Greensboro to Atlanta

Charlotte was alas, a brief blip on the tour. I had a quick lunch at Gus’ Sir Beef with Duncan and realized I wouldn’t have enough time to visit Dawn. Oh well…Christmas again…

After Charlotte, I continued farther and farther south on I-85 (after stopping in Gastonia for some really cheap cigarettes), past “the peach” in Gaffney, through miles of road construction around Greenville and Spartanburg, and onward to Georgia to meet Tony and Dan.


Atlanta has always seemed like a bit of an adopted home for me. I’ve been visiting since I was about five years old, and I’ve always been fascinated by the place. This was also the first place I “roadtripped” to in college, as well as a pivotal point in an early non-relationship for me. Suffice to say, Atlanta and I have history, and it wouldn’t surprise me if I ended up living here at some point. It’s such a self-consciously southern place, despite its urbanity; I can’t decide if this is a good thing or not..


The host for my Atlanta gig was Tony (as well as his betrothed, Dan, and their cat…who fetches…). It is a good thing to stay with someone who’s about to move into a house at the corner of Hollywood and Vine. That’s Decatur, not Los Angeles, incidentally. Tony is also a former SF resident, so we had things to talk about.

Tuesday night brought sleep.

North Carolina

Today brought visits to the relatives in Reidsville. This is always nice even though it means being trapped in a non-smoking environment for three hours or so, and I’m usually a bit edgy by the end. Now I get to go over to my aunt’s house and finish hooking up her new VCR. I’ll probably miss “The Simpsons” again…


I also did my traditional run downtown to see the shadows of what we had instead of malls when I was very young. I peered into the old stores, most of them closed and boarded up, and thought about the crowds which used to roam the streets, and Santa Claus at Meyer’s, and eating at the S&W Cafeteria, and movies at the Carolina Theatre, and popcorn at Kress’s. I’m sad that it’s all gone now, but at the same time glad that I’m just barely old enough to remember when downtown was still the center of things.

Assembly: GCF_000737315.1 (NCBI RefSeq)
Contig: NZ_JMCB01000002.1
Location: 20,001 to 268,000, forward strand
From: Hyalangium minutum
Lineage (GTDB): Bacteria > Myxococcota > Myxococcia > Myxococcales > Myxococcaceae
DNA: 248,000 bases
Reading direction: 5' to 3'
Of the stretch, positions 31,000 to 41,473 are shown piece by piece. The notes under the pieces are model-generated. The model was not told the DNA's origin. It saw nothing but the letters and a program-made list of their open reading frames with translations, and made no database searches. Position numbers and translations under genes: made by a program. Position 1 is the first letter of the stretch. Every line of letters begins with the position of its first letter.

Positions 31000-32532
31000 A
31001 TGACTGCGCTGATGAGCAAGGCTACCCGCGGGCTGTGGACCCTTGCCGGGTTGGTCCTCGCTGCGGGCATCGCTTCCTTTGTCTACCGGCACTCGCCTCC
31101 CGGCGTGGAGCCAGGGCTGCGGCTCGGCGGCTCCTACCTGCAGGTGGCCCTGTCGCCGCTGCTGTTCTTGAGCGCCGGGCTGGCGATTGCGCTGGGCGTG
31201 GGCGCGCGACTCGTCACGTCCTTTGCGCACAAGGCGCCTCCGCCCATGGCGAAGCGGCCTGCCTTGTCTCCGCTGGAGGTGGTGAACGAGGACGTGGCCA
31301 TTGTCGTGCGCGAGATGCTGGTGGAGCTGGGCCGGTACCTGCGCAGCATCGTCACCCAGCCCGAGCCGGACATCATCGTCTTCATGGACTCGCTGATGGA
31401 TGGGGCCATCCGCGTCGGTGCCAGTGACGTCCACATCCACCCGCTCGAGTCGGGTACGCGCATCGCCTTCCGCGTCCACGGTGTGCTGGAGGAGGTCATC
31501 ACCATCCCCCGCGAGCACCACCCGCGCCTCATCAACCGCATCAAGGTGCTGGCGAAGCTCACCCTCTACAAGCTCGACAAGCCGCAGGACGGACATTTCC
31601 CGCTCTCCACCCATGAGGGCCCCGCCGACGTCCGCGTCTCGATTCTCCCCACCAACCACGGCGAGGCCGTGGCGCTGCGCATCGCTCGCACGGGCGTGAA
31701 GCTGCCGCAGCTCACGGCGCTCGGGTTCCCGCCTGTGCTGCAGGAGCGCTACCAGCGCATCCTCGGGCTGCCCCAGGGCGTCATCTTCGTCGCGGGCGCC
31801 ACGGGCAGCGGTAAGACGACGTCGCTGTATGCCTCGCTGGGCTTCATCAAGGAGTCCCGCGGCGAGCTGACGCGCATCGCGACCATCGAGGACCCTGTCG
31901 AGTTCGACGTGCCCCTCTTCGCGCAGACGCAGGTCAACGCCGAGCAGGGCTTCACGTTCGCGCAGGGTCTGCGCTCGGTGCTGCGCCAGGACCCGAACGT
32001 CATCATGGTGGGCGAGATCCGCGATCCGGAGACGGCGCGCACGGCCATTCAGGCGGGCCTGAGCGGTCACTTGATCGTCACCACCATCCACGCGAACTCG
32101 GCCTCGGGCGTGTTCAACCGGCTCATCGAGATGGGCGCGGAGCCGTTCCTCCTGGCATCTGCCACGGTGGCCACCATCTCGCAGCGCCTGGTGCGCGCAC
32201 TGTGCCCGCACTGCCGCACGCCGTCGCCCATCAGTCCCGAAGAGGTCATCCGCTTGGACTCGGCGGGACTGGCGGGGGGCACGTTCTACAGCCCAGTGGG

I may try to hit Myrtle Beach tomorrow. I lived there for four months eleven years ago. Haven’t been back since. It’s changed either dramatically or not at all, I’d imagine. We’ll see.


Seems my dad developed a serious kidney stone in honor of the Tour. Thus, my biggest single frame of reference for the Greensboro leg as been the emergency room at Cone Hospital. Spent pretty much all of Saturday there waiting for something to happen. Fortunately, surgery finally ensued with no complications and my dad is home and quite normal now. Except for the string. Let’s not discuss that…

So I got to relive another aspect of my childhood by hanging out at Cone Hospital. From about age four to age eight or so, I had an awful lot of relatives die there and I remember playing on the steps in front of the main entrance many nights while my parents worried. I finally found those steps again last night while prowling around looking for a smoking area. They look much smaller now.